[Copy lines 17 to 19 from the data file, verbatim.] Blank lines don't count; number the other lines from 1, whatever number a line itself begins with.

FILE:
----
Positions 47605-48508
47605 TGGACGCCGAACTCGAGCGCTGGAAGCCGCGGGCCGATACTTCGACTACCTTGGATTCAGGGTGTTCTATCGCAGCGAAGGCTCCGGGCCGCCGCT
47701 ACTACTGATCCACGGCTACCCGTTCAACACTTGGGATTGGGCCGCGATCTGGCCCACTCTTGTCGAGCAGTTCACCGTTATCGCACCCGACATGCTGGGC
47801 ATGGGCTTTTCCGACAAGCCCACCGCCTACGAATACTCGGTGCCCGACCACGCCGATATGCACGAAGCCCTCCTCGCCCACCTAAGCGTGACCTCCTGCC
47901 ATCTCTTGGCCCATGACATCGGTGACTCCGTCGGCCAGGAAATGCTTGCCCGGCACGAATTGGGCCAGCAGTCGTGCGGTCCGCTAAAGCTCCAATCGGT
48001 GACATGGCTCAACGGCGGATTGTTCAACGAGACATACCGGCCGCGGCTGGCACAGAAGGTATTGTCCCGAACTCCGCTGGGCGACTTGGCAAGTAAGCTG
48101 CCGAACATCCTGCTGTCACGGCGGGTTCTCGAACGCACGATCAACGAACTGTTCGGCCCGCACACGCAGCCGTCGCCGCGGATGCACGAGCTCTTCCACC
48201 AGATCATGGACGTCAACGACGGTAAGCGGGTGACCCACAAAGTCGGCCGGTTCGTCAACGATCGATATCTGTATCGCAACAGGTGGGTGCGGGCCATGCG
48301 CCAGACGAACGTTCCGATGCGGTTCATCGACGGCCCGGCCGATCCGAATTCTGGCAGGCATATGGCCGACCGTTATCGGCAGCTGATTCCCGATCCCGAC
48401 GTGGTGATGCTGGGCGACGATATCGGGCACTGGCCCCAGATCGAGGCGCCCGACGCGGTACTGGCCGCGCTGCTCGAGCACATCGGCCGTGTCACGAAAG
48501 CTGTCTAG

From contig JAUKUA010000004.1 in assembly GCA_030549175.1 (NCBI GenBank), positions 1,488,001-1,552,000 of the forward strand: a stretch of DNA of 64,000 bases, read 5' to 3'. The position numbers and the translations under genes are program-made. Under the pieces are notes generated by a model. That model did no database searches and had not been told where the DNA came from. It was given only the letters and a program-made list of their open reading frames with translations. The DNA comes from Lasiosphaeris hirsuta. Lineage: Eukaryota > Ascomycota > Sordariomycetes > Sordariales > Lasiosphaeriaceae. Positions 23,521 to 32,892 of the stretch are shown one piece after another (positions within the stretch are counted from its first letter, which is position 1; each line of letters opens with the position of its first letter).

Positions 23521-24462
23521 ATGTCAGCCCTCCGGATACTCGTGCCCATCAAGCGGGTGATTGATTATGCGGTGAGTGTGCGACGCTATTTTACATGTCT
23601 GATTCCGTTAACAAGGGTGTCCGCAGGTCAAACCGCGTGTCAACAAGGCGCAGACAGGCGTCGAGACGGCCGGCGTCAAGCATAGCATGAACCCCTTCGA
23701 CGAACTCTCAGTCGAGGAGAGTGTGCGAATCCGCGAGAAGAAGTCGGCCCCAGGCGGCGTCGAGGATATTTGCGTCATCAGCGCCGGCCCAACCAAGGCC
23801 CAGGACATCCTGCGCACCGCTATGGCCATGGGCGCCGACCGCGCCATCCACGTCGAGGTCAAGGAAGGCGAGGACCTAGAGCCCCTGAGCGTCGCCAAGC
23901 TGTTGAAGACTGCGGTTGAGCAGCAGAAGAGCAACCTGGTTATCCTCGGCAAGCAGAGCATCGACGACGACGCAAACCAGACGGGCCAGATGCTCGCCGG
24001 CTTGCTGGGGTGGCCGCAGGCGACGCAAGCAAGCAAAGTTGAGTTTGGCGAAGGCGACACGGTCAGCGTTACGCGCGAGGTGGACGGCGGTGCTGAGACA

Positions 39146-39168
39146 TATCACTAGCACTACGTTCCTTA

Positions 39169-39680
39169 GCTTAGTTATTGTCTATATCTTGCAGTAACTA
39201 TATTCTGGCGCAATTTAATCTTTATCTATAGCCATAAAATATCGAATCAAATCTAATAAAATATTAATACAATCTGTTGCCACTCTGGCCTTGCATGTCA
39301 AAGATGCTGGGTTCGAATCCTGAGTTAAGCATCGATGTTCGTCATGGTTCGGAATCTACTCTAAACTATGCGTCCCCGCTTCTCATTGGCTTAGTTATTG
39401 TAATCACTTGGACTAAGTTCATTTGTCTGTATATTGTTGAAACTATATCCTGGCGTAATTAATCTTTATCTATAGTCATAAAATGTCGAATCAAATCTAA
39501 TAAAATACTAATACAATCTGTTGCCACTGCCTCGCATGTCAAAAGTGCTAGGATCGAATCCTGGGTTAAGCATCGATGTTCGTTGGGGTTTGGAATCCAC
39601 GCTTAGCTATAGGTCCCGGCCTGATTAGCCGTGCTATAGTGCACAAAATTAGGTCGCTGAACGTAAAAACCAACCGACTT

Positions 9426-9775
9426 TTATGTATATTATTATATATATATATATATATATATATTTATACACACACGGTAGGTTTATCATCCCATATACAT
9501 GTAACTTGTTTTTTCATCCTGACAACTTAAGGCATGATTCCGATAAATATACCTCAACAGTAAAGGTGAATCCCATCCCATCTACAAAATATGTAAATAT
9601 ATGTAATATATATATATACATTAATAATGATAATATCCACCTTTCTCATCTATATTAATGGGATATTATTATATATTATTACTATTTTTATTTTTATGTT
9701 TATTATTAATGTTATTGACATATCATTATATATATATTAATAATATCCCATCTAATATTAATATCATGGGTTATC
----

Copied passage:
23801 CAGGACATCCTGCGCACCGCTATGGCCATGGGCGCCGACCGCGCCATCCACGTCGAGGTCAAGGAAGGCGAGGACCTAGAGCCCCTGAGCGTCGCCAAGC
23901 TGTTGAAGACTGCGGTTGAGCAGCAGAAGAGCAACCTGGTTATCCTCGGCAAGCAGAGCATCGACGACGACGCAAACCAGACGGGCCAGATGCTCGCCGG
24001 CTTGCTGGGGTGGCCGCAGGCGACGCAAGCAAGCAAAGTTGAGTTTGGCGAAGGCGACACGGTCAGCGTTACGCGCGAGGTGGACGGCGGTGCTGAGACA